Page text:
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John Ford’s "’Tis Pity She’s a Whore": A Retelling

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145 pages2 hours

Summary

This is an easy-to-read retelling of John Ford's tragedy "'Tis Pity She's a Whore." In this tragedy, a brother and sister fall in love and commit incest.

— 1.1 —

In Friar Bonaventura’s cell, the good friar and Giovanni were in the midst of a serious discussion.

“Dispute and argue no more about this,” Friar Bonaventura said, “for know, young man, that these are no school points.”
School points are topics proposed for discussion in theological schools.

He continued, “Nice philosophy may tolerate unlikely arguments, but Heaven admits no jest.”

“Nice philosophy” is philosophy that makes over-precise distinctions.

“Jest” means both “exception” and “sophistry.”

He continued, “Wits, aka educated men, who presumed on wit, aka human intelligence, too much, by striving how to prove there was no God with the foolish grounds of argumentation and methods of reasoning, discovered first the nearest, shortest way to Hell, and they filled the world with devilish atheism.

“Such questions, youth, are foolish. Far better it is to bless the sun than to reason why it shines. Yet He you talk about — God! — is above the sun.

“No more! I may not hear what you say in argument.”

“Gentle father,” Giovanni said, “to you I have unclasped my burdened soul as if it were a book. I have emptied the storehouse of my thoughts and heart, and I have made myself poor of secrets. I have not left another word untold, which has not spoken all that I ever dared, or think, or know. And yet here is the comfort I shall have?”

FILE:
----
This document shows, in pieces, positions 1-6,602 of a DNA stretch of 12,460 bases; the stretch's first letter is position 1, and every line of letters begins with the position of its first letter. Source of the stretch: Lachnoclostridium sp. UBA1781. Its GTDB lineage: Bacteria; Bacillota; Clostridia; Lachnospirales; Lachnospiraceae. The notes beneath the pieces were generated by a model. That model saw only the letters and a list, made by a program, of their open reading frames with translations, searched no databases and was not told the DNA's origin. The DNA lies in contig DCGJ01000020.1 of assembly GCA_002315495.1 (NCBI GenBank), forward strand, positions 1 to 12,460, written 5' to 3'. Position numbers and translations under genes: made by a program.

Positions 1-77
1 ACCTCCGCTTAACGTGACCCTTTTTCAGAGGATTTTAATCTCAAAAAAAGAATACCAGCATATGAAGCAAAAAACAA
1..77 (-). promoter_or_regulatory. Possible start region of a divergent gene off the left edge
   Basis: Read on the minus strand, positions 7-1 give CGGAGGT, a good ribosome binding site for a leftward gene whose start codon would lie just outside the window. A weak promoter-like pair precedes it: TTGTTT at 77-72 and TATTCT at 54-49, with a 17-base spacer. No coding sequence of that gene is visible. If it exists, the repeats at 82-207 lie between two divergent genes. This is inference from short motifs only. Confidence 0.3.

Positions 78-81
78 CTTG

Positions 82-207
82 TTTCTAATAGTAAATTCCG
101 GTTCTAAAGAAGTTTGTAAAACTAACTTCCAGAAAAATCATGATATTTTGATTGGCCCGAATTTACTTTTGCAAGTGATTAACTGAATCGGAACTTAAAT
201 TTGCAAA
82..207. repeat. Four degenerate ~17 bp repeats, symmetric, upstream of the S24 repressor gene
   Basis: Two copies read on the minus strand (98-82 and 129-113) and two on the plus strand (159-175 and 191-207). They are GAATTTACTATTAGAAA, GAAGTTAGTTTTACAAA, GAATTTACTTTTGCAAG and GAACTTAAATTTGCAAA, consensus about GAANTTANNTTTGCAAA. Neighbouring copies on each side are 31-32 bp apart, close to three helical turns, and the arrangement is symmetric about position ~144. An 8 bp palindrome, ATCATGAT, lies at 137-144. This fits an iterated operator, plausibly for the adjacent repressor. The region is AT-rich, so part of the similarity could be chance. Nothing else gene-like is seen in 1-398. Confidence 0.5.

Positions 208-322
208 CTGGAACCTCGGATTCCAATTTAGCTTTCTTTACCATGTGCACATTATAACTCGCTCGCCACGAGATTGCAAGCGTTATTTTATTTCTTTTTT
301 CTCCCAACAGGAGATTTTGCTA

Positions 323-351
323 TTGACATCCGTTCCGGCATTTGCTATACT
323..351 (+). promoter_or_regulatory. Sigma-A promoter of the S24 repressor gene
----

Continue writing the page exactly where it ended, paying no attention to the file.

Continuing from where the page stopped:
The comfort that Friar Bonaventura was saying was available to Giovanni was obedience to God’s laws.

Giovanni continued, “Must I not do what all men else may — love?”

Friar Bonaventura said, “Yes, you may love, fair son.”

Giovanni said, “Must I not praise that beauty, which, if framed anew, the gods would make a god of, if they had it there, and kneel to it, as I kneel to them?”

Giovanni was worshipping the wrong gods — the pagan gods. These gods are not omnipresent, omniscient, omnibenevolent, or omnipotent.

Shocked, Friar Bonaventura said, “What, foolish madman!”

Giovanni interrupted: “Shall a peevish, weak sound, a customary form, passed from man to man — a purely manmade convention passed from generation to generation — concerning brother and sister, be a bar between my perpetual happiness and me?

“Say that we had one father, say that one womb — a curse to my joys! — gave both of us life and birth. Are we not, therefore, each to the other bound so much the more by nature? Are we not, therefore, each to the other bound by the links of blood and of reason?”

By “blood,” Giovanni meant blood relationship, but in this society the word also meant lust.

He continued, “Indeed, if you will have it, are we not, therefore, each to the other bound even by religion, to be forever one: one soul, one flesh, one love, one heart, one all?”
Friar Bonaventura said, “Stop! Be quiet, you unhappy, unfortunate youth! For you are lost!”

Giovanni said, “Because I am her brother born, shall my joys then be forever banished from her bed?”

Giovanni had fallen in love with his sister, Annabella, and he wanted to have sex with her.

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